Excel 2000, 2002, 2003, 2007 Tips

The Excel Addict - Help with Excel 2007

Publication Date: June 23, 2010
 


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Greetings from The Excel Addict

Hi fellow Excel Addict,

Francis Hayes (The Excel Addict)I hope you're having a great week!

Are you a soccer/football fan? Have you been following the World Cup? Like most working people in North America, because of the time difference, I don't get to see many games live on TV, so my only option is to watch the replays at night. I love soccer but I'm not a fanatic (or an addict), so I don't really have a favourite team. What about you? Do you have a favourite team? Who do you think will make it to the final? Who do you think will be crowned as the new world champions?

While South Africa is in the middle of winter (nothing compared to a Canadian winter), summer has F-I-N-A-L-L-Y arrived in Canada, so it's nice to get outside in the garden and enjoy the warm sunshine. Due
to a knee injury from this past winter that won't go away, I've taken up biking this summer instead of running. People keep telling me that's what happens when you get old. Waddaya mean old?! I still feel as young as I did 30 years ago - except for my $%#@* knee.

Update your profile hereOh! Here is something that I have been meaning to mention to you for months. Every week I get several requests from readers to update their email address in my database. And I fulfill each request immediately before I forget (another sign of getting old?). It's not a big deal for me but I do have to log into my account, search for the old address and change it.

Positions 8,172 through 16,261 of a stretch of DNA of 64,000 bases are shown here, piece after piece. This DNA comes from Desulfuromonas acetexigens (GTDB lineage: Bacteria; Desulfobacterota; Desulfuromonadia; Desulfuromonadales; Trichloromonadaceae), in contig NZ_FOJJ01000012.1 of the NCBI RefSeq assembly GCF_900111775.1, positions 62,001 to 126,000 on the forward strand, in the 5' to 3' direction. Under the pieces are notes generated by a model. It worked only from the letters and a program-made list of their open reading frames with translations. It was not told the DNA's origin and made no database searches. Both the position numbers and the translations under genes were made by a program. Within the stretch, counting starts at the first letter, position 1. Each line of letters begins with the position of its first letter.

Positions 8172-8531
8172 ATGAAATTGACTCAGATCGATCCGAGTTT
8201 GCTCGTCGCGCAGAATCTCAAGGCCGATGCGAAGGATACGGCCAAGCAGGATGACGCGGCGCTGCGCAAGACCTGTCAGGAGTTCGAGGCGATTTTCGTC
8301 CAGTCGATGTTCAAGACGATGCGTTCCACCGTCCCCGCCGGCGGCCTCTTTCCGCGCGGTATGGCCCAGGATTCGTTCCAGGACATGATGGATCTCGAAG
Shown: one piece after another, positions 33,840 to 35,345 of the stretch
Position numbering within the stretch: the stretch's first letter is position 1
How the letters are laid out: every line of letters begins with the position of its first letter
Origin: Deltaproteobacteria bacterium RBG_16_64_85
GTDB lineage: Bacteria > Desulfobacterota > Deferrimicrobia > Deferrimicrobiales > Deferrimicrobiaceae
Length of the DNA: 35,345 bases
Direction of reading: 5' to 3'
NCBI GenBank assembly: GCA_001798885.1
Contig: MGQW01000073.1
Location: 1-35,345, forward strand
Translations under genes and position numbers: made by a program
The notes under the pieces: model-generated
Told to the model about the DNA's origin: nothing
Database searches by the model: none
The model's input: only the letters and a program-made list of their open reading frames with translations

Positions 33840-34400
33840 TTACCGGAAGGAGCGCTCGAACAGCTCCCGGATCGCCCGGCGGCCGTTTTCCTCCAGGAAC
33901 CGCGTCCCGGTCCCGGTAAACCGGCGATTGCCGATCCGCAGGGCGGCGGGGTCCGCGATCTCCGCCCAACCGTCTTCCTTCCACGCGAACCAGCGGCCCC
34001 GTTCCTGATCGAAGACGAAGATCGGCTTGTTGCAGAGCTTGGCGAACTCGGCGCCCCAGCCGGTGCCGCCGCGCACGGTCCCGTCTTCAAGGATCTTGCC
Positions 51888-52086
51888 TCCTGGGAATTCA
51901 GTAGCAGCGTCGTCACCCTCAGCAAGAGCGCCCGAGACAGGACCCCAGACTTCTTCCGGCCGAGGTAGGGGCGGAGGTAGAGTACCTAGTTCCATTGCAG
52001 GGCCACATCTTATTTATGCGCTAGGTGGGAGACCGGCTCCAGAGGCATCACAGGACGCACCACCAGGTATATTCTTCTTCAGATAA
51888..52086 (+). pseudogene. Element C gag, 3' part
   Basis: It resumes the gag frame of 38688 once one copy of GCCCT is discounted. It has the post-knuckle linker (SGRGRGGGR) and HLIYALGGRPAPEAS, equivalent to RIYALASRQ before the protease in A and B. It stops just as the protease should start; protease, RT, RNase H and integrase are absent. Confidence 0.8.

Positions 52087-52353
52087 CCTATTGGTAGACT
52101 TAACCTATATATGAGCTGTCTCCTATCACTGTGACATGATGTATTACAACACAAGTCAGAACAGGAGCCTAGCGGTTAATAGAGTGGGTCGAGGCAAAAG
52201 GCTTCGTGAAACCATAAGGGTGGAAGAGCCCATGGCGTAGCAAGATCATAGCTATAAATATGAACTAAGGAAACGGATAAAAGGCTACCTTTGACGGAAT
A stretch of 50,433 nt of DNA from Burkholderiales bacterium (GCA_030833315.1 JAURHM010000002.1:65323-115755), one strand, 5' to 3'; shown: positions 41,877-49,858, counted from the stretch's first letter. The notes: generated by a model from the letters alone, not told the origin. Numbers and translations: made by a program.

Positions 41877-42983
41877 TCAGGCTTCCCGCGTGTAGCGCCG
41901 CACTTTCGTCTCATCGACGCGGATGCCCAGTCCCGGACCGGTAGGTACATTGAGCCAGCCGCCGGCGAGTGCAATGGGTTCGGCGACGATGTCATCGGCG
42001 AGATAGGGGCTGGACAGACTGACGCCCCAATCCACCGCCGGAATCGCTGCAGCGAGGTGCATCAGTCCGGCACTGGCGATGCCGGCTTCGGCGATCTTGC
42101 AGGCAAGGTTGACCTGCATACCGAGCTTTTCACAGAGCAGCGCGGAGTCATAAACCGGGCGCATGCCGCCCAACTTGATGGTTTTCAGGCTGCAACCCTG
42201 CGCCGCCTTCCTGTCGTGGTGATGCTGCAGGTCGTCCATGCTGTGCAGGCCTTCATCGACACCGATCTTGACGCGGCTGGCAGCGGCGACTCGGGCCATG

I just want to let you know that there's a much easier and quicker way to update your own profile. At the very bottom of every newsletter there is a link that you can use to access your profile and make the changes you want - and it only takes a couple of seconds.

Enjoy the weekend!

Francis Hayes (The Excel Addict)
 

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    This week's tips..

    1) Quickly Identify Your Conditionally Formatted Cells (XL2003/XL2007)
    2) Show Degree Symbols In Excel (XL2000-XL2007)
    3) Save Multiple Outlook Messages As A Single Text File

    If you're having trouble displaying graphics in this email, I have posted an online HTML version of this week's newsletter here.

    Last week's tips were...

    1) Identify Your Input Cells (XL2000-XL2007)
    2) Create Custom Default Worksheet And Workbook Templates  (XL2003/XL2007)
    3) How To Drag and Drop Files To Open Them

    You can still find last week's newsletter here.

    You can access even more tips on my website by going to my members' page.  

    Quote of the Week:

    "Our environment, the world in which we live and work, is a mirror of our attitudes and expectations." -- Earl Nightingale  (author of The Strangest Secret)




    CAUTION: Make sure you save a copy of your spreadsheet before trying these tips,
    just in
    case you make an error or the procedure doesn't produce the results you want.


    Microsoft Excel Tip #1

    Quickly Identify Your Conditionally Formatted Cells (XL2003/XL2007)

    If you're a fan of Conditional Formatting you likely have struggled with this little issue. Once you have applied Conditional Formatting to a range (or ranges) of cells you may have needed to go back later and make changes to the formatting or the condition used. You need to make the change to all the cells you previously formatted, but how can you tell which cells have Conditional Formatting?